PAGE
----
Mar 7, 2024 - Energy & Environment

Podesta touts Biden's climate law, lays out COP29 vision

Senior presidential advisor for international climate policy John Podesta speaks during an Axios event on March 6.

Senior presidential adviser for international climate policy John Podesta (left) speaks with Andrew Freedman during an Axios event Wednesday. Photo: Moe Thajib/Axios

John Podesta, President Biden's senior adviser for international climate policy, said he views COP29 in Baku, Azerbaijan, as a key follow-up meeting from the global stocktake at COP28 in Dubai late last year.

Why it matters: Countries are facing a 2025 deadline to submit new emissions reduction targets to the United Nations, and Podesta said the U.S. will push countries to be as ambitious as possible.

  • Speaking at an Axios event Wednesday, Podesta said the U.S. is assessing what it can commit to in its next round of pledges.
  • "We're in the process of thinking that through in the U.S., but I think we need to keep pressure on countries to be, in the parlance of the negotiations, 1.5 aligned," he said.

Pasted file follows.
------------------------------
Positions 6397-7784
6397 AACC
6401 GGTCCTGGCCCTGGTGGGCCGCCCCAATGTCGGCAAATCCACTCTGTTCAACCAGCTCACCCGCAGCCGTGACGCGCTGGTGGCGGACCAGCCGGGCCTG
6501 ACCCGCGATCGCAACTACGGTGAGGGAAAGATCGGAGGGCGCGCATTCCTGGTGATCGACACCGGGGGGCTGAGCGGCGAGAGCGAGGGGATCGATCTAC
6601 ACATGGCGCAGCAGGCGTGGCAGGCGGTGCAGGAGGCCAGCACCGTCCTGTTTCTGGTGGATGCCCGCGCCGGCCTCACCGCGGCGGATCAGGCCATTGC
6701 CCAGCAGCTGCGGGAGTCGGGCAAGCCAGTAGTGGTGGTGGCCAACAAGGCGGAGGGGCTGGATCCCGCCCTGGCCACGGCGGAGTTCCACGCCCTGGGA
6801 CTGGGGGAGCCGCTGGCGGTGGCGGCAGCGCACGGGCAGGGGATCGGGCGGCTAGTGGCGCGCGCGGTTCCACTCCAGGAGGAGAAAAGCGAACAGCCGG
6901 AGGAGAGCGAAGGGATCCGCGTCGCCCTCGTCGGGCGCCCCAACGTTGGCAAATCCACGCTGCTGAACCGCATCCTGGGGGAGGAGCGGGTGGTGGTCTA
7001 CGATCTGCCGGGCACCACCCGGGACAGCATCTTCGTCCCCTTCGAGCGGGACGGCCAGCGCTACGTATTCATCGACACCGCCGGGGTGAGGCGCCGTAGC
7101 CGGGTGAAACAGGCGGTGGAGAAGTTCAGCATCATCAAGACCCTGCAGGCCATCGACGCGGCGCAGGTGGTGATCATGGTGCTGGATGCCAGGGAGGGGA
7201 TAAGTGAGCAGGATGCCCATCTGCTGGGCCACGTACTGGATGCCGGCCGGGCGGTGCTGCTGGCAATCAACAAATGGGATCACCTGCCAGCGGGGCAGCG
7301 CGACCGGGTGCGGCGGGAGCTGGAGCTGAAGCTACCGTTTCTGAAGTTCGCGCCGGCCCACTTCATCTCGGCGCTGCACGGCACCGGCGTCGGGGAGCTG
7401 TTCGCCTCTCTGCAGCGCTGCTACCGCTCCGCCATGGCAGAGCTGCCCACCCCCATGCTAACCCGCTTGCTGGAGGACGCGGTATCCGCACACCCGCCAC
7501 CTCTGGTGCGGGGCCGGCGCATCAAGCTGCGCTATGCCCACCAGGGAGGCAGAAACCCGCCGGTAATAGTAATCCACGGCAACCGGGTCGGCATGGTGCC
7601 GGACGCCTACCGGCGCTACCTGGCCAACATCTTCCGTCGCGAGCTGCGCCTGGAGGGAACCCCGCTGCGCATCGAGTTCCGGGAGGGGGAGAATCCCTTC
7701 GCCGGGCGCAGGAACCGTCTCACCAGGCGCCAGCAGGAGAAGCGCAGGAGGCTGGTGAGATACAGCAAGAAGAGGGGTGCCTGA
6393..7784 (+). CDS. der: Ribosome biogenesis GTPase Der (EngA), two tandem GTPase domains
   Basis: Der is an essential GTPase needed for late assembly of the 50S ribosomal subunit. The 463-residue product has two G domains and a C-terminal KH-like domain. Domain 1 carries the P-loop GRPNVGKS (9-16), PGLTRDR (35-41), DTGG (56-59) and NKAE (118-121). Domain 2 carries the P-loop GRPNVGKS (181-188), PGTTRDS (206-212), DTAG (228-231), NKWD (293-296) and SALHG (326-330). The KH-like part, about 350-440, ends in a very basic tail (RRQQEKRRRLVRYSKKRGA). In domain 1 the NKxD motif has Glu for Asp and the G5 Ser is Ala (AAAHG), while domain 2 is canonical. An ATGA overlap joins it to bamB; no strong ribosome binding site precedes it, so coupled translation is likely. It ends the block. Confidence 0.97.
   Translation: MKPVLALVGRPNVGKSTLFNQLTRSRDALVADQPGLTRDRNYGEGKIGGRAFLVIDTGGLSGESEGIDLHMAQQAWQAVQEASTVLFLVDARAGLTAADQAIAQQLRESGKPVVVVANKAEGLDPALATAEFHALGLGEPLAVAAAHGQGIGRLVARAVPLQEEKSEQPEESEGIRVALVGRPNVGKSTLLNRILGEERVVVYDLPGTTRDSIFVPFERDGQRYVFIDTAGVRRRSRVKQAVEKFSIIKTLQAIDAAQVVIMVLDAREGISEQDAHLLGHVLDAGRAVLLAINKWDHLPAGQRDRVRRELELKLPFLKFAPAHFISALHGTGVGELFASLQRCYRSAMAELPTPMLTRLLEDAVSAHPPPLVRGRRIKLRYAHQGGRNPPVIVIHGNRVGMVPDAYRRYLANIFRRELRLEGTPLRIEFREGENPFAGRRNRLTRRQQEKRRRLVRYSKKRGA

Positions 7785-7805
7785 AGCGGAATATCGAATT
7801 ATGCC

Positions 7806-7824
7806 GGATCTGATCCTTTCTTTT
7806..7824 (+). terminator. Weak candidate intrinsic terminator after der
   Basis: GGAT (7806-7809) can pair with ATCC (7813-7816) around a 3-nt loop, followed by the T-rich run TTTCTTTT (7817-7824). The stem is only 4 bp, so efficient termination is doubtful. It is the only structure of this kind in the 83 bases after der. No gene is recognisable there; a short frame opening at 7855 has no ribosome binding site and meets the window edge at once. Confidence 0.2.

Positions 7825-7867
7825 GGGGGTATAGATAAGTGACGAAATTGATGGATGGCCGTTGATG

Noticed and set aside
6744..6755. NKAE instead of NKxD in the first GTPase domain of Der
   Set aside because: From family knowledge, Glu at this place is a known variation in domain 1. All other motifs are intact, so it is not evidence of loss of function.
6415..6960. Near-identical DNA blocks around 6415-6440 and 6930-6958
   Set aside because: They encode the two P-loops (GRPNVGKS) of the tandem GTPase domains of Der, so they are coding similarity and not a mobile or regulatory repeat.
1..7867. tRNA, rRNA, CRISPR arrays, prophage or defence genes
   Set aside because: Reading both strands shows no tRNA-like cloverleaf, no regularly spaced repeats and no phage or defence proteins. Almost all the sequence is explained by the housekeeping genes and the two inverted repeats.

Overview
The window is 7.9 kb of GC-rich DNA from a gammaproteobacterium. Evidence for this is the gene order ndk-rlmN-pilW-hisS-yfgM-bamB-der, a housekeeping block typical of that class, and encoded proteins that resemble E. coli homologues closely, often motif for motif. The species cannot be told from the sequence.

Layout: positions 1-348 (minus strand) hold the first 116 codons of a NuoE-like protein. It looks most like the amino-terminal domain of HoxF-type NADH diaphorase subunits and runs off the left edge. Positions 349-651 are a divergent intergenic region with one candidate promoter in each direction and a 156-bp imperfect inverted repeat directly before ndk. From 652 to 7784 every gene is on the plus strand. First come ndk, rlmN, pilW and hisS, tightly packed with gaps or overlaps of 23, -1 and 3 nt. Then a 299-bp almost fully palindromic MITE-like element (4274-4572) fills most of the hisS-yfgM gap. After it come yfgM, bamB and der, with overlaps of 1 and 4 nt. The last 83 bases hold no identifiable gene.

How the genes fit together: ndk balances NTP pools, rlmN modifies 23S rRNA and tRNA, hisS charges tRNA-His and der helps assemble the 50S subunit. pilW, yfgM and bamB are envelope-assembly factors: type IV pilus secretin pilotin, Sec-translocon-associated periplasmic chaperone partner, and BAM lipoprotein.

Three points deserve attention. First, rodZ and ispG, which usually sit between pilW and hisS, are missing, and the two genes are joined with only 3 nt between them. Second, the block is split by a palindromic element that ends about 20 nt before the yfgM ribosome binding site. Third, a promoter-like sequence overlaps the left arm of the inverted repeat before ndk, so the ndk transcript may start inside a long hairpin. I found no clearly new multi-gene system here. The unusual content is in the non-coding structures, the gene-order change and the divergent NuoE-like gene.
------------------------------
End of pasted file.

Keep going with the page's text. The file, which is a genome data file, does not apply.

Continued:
• Podesta also listed raising more climate finance to help developing countries be resilient in the face of climate change, and to make the energy transition away from fossil fuels as a top priority for the U.S.

What they're saying: Podesta will continue to play a leading role coordinating the rollout and details of Inflation Reduction Act provisions. He views the IRA as durable, even in the event that presumptive Republican presidential nominee Donald Trump were to be elected to a second term.

  • "The magic of the IRA was the 10 years of certainty that's built into the tax code. That's how people decide to deploy money in a long-term way. In a big way," Podesta said.
  • "I think these tax credits are going to be very hard to rip out of the tax code once they're there. Businesses are relying on them," he said. "It'll be a huge challenge for people who want to reverse course, who want to deny the science, who want to push back, to go in the other direction," he said.

Yes, but: Meanwhile, there is blowback on Capitol Hill to Podesta's new gig. The White House carved it out rather than naming a new special climate envoy to replace John Kerry, whose last day on the job was Wednesday.

  • Any new State Department special envoy appointment now requires Senate confirmation, following enactment of a law in 2021.
  • On Wednesday, Rep. Cathy McMorris Rodgers (R-Wash.), who chairs the House Energy and Commerce Committee, and Senator Shelley Moore Capito (R-W.Va.), sent a letter to the White House criticizing the appointment as an end run around Congress, and seeking more details on how Podesta's office is structured.
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